Related Links

To add more fun to your “kiting… on a roll” experience, check out these web sites:


The Beaufort Wind Scale was created for sailors in 1805 by British Rear Admiral Sir Francis Beaufort as a way of estimating wind speeds without using instrumentation. Kite flyers also use this scale to select the appropriate kites for the apparent wind. Here are some sites for this scale:

http://www.howtoons.com/?page_id=150 is a wonderfully illustrated Beaufort Wind Scale. Click on the scale to enlarge.

http://en.wikipedia.org/wiki/Beaufort_scale gives history and information about the scale along with the chart.

http://www.alltwaliswindfarm.co.uk/BWEA_School_Pack.pdf. This section offers information and activities about the wind.”


 

www.grc.nasa.gov/WWW/k-12/airplane/shortk.html A kite index listing all the topics in NASA’s Beginner’s Guide to Kites. Clicking on the subject line will lead you to a scientific explanation of that particular topic.


http://www.my-best-kite.com/how-does-a-kite-fly.html How does a kite fly, you might ask. This website summarizes of all the reasons your single-line kite flies at the height it does.


www.kitehistory.com/index.htm An interesting site filled with lots of information about historical kite fliers (Ben Franklin, Alexander Graham Bell) and kites (meteorological and military). Click on any person or kite type for a summary of the selected topic.


http://www.drachen.org/pdf/Kite-Bibliography/Kite-Bibliography.pdf A wonderful list of books that use kites and kite flying from different cultures as a focus of the books. Each title contains a brief description of the book and how it uses the kite.


http://www.kiteplans.org An extensive list of kite plans for a huge variety of kites.


We found a website that might really interest you. Visit the link below to find an interactive mapping of great places to fly kites across America. http://find.mapmuse.com/. The site is created so that you may also add your favorite kite flying site if it is not already listed.


Some web sites that might give you a better understanding about why and how a kite flies are: http://www.2020site.org. Scroll down to the “How To” section and Click on “How to Fly a Kite”. Once there, click on “The Science of Kite Flying”. And the K-8 Aeronautic Internet Textbook page http://wings.avkids.com/Curriculums/Vehicles/kite_summary.html. If you type this in, pay close attention to capital letters. There is also an _ between kite and summary. Scroll down to “Teacher Text”.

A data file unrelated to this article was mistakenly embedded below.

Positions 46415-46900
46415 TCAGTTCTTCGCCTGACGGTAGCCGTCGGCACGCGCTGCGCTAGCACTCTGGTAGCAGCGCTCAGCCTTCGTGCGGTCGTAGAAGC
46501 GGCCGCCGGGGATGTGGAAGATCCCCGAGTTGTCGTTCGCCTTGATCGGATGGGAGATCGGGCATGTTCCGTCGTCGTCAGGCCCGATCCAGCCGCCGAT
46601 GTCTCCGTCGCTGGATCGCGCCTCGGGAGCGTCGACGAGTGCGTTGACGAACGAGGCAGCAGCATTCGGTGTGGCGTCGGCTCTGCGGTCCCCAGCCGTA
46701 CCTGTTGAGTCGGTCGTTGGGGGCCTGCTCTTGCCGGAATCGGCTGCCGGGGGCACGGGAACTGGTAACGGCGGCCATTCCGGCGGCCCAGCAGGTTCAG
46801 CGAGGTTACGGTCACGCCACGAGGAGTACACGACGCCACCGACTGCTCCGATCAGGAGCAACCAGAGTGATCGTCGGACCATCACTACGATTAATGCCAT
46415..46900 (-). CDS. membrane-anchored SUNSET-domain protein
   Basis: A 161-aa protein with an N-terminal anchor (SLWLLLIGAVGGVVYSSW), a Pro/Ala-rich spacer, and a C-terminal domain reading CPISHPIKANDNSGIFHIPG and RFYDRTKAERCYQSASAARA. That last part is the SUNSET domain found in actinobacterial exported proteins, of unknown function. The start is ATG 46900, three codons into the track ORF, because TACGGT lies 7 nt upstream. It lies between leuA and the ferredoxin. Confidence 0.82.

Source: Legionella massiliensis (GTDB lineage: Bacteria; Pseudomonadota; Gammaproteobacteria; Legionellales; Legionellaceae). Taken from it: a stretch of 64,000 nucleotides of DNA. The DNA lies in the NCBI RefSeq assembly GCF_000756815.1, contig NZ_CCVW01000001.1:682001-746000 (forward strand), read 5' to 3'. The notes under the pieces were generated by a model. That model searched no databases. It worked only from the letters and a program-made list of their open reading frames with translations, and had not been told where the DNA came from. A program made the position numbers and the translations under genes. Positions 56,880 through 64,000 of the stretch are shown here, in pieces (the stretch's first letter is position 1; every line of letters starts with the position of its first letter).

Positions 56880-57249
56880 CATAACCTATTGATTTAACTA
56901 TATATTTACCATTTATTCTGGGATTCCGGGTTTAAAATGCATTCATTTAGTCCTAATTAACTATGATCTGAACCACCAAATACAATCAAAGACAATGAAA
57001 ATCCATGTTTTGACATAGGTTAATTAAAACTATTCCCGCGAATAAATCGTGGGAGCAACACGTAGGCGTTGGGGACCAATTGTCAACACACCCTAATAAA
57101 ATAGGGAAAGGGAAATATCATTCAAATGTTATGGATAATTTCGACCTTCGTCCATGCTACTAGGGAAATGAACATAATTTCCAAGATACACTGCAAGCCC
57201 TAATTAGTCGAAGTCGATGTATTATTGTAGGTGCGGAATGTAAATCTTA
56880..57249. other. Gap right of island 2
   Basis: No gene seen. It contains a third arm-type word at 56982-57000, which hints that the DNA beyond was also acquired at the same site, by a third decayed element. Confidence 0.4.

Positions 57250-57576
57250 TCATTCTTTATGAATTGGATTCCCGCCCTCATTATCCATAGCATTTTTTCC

Teaching ESL Content through Kite Making for Grades K-12. Visit http://eric.ed.gov. In the search box enter in ED362016.


KITEcast, the spot to get all your kiting weather information and specialized imagery, along with articles, tips, and other unique features!


Established in 1998, Kitelife features a free bi-monthly on line magazine devoted to promoting all walks of kiting with a dazzling array of articles, plans, event coverage, commentary, videos and photos. Kitelife is a “lifestyle” publication and one of the largest kite sites in the world, bringing you the splendor and personalities that make up modern kiting. Also featured on the site are archives of out of print kite periodicals, classified ads for buying/selling used kites or accessories, and more resources than you can shake a spar at!


This link reflects the international appeal of kiting. The site, which presents the international history of kite flying, was created in France and translated into English by a Canadian. A terrific resource, no matter what the language. If you scroll down to the bottom of the home page, you will find a section entitled Actualities/News. This tells you about kite happenings all over the world. Pretty interesting!


A terrific educational tool geared towards upper elementary age and up. Good background information on kites, to be used as teaching tools for math and science teachers, kite flyers wanting more technical information. Be sure to visit the Index page on the site.


The site of the Australian Kite Association offers a lot of information. Check out the page called “Kites in the Classroom.”

Teachers, be sure to read:

Suggestions About How Kites Might be Used Within Schools – A Guide for Teachers”


The site of the American Kitefliers Association. Check out Table of Contents for topics you want to explore: Festivals particularly a calendar of events, Publications, especially How to Fly a Kite, Kites in the Classroom, Other Kite Related Sites for businesses, kite clubs and miscellaneous topics.


This site helps you calculate the altitude of your kite. Pretty clever!

Leave a Reply

Your email address will not be published. Required fields are marked *